Business divorce involving law firms and attorneys presents a number of unique issues and ethical issues, challenges to reputation and ongoing obligations among lawyers and clients.
Valuing the interests of a law firm or an individual lawyer’s practice presents unique financial issues and frequently involves ongoing obligations.
The stakeholders in the business divorce of a lawyer include staff, clients and professional regulatory boards.
Unlike other professions, lawyers and law firms often have a legally enforceable interest in fees earned after the parties have separated their practices.
The practice of law combines the business of law and the profession of law in a way that makes business divorce more complicated and difficult than in any other profession. Lawyers are ethically prohibited from participating in any agreement not to compete, but nonetheless must manage the economics of competition. Lawyers are subject to ongoing financial and ethical obligations and must deal with a body of stakeholders unequaled in any other profession.
We represent law firms and individual lawyers in this difficult and constantly changing environment, including the withdrawal or termination of individual attorneys, business governance disputes, firm dissolutions the winding up of a firm’s affairs, enforcement of attorney charging liens and law firm mergers and acquisitions.
Dissolution of the Law Practice
The breakup of a law firm presents ethical and financial issues unique to the practice of law. Lawyers have an obligation to assure continued representation of clients, to keep clients informed and to separate their financial affairs in compliance with complicated professional and ethical financial rules.
In many cases, lawyers have an obligation to former firms and to other lawyers to collect and pay over legal fees earned after their association has come to an end. Winding up the business of a law firm presents complicated issues of partnership and corporate law.
Protecting an Interest in Legal Fees
Lawyers and law firms that take on clients on matters in which the fees earned are deferred or based on the outcome of a matter must often take affirmative steps to protect their interest in fees that are payable in the future. Often these are contingent-fee cases, but may also include matrimonial or transaction matters in which the fee is paid from some fund at a future date.
To protect these financial interests, lawyers and law firms have a number of alternatives, including statutory charging liens and equitable liens as well as claims against individual clients. Nonetheless, ethical rules apply to all attempts to collect fees and lawyers must be careful to avoid mis-steps that can result in the forfeiture of a fee. We represent individual lawyers and law firms in actions to secure and collect these fees.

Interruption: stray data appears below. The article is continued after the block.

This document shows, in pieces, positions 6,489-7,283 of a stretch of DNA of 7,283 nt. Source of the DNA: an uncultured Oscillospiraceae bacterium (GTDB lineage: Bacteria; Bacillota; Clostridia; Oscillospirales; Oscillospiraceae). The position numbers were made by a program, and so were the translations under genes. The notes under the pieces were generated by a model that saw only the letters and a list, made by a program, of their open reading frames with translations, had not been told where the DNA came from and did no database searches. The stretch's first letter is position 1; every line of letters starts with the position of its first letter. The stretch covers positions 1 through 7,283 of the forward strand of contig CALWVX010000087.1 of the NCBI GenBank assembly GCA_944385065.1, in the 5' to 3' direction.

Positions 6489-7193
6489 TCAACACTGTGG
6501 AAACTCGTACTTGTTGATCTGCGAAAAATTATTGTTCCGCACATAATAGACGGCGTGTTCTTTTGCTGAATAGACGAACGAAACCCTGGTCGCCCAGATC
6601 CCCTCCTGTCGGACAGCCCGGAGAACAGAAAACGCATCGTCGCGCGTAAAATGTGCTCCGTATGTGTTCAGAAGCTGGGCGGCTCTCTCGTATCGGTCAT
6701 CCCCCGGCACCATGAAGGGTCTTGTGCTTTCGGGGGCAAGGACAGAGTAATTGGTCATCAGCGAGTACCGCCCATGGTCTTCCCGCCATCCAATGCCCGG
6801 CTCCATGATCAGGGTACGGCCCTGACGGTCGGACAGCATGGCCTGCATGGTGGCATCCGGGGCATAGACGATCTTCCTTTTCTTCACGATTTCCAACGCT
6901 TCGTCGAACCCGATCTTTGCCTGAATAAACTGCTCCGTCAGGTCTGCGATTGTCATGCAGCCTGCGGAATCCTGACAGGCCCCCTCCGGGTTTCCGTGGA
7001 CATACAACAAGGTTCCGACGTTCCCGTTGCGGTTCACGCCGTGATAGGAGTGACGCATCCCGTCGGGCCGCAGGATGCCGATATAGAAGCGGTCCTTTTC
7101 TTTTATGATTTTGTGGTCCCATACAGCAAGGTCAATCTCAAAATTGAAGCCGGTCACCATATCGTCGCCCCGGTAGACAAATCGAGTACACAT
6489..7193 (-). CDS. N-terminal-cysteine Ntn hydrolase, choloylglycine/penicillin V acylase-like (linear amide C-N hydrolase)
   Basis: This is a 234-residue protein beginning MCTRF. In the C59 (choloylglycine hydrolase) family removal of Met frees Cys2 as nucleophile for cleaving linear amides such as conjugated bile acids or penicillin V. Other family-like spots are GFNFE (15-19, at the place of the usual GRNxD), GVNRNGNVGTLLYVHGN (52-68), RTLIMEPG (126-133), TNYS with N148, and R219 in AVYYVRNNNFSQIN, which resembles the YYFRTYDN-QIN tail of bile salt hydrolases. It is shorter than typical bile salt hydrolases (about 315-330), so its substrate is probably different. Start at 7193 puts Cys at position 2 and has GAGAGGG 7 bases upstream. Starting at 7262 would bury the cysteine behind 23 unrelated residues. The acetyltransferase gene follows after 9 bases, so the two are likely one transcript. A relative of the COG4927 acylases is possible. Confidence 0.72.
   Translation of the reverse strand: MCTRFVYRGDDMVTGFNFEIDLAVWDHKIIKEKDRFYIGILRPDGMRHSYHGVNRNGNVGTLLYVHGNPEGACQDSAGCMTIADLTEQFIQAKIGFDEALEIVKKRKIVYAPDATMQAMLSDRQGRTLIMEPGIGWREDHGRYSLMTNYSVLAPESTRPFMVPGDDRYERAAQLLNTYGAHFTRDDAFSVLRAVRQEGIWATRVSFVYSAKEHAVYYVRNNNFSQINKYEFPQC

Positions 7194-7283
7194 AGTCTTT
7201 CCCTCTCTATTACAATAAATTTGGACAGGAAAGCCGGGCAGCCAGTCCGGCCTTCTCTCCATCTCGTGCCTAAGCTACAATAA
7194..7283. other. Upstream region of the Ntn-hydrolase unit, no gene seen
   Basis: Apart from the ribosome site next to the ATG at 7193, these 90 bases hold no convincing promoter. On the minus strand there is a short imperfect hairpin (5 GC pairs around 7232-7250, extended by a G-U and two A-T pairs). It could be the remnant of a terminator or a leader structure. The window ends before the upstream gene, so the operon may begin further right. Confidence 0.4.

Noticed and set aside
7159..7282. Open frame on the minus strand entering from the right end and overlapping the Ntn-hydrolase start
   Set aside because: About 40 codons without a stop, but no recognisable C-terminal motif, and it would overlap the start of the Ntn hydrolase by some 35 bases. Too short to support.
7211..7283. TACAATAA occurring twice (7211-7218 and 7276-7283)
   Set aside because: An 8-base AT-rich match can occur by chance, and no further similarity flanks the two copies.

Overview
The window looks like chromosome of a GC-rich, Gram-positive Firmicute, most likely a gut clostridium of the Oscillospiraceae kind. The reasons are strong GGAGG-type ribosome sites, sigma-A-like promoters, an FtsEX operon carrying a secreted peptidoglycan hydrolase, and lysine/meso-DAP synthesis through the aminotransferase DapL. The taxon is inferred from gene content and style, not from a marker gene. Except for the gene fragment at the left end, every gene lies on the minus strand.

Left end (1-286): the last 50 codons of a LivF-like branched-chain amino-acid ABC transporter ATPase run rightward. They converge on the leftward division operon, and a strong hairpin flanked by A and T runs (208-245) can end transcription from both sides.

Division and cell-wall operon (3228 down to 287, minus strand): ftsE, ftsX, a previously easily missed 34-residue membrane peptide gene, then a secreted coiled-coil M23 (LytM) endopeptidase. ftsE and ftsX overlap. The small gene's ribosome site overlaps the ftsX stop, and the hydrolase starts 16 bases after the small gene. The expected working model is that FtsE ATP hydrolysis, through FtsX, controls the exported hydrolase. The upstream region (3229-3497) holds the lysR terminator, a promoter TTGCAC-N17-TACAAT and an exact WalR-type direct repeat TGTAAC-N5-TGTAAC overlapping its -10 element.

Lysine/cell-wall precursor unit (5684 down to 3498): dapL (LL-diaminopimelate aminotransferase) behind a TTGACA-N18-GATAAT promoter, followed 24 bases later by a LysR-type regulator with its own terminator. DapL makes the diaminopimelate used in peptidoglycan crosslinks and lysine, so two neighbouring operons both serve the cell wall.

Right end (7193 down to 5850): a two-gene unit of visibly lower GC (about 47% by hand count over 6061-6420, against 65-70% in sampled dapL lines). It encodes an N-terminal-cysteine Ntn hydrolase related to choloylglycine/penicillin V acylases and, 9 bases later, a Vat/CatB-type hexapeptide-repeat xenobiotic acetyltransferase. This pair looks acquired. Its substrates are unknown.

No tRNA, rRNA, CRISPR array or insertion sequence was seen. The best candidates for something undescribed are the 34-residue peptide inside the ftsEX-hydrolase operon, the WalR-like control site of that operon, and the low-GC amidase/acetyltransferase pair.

Contact the Business Divorce Lawyers at 973-602-3915 with your questions or concerns, or use our on-line form to arrange an initial consultation. There is no charge for our initial discussion and we will be happy to give you an overview of your options.
Partner and Associate Disputes
The law firm as a life-time employer and partners as equal owners of the practice often are antiquated concepts in the modern practice of law. Most lawyers will change firms multiple times during the course of their career. Moreover, today’s norms of practice embrace partner as a job description as much as a statement of ownership. Non-equity, limited-equity and contract partners have become the norm of the legal profession, constituting by some estimates nearly half of the “partners” in the profession. Add to that the role of loosely affiliated of-counsel attorneys, senior attorneys of counsel position, and the law practice invites dispute over the scope of the roles and responsibilities of individual lawyers.
Entry and exit of associates and partners from law firms is fertile ground for disputes and ethical pitfalls. We counsel law firms and individual lawyers in the addition of lawyers and the withdrawal of lawyers from a law firm. The issues range from client notification, collection of fees, intellectual property of the firm, termination agreements and the effect of partnership and employment agreements on competition.
Corporate Governance Disputes and Valuation Issues
Law firm practices take a variety of forms and lawyers may play any number of roles in the business, from sole practitioner to president of a large professional corporation. Governance disputes are subject to the same legal principles as other business organizations. Many of these disputes are reduced to monetary issues, but the unique nature of the practice of law makes the valuation of a law firm or individual lawyer’s practice an unknown variable in many disputes.
Contact the Business Divorce Lawyers at 973-602-3915 to have an experienced attorney consult with you on issued related to your rights as a shareholder of a closely held corporation.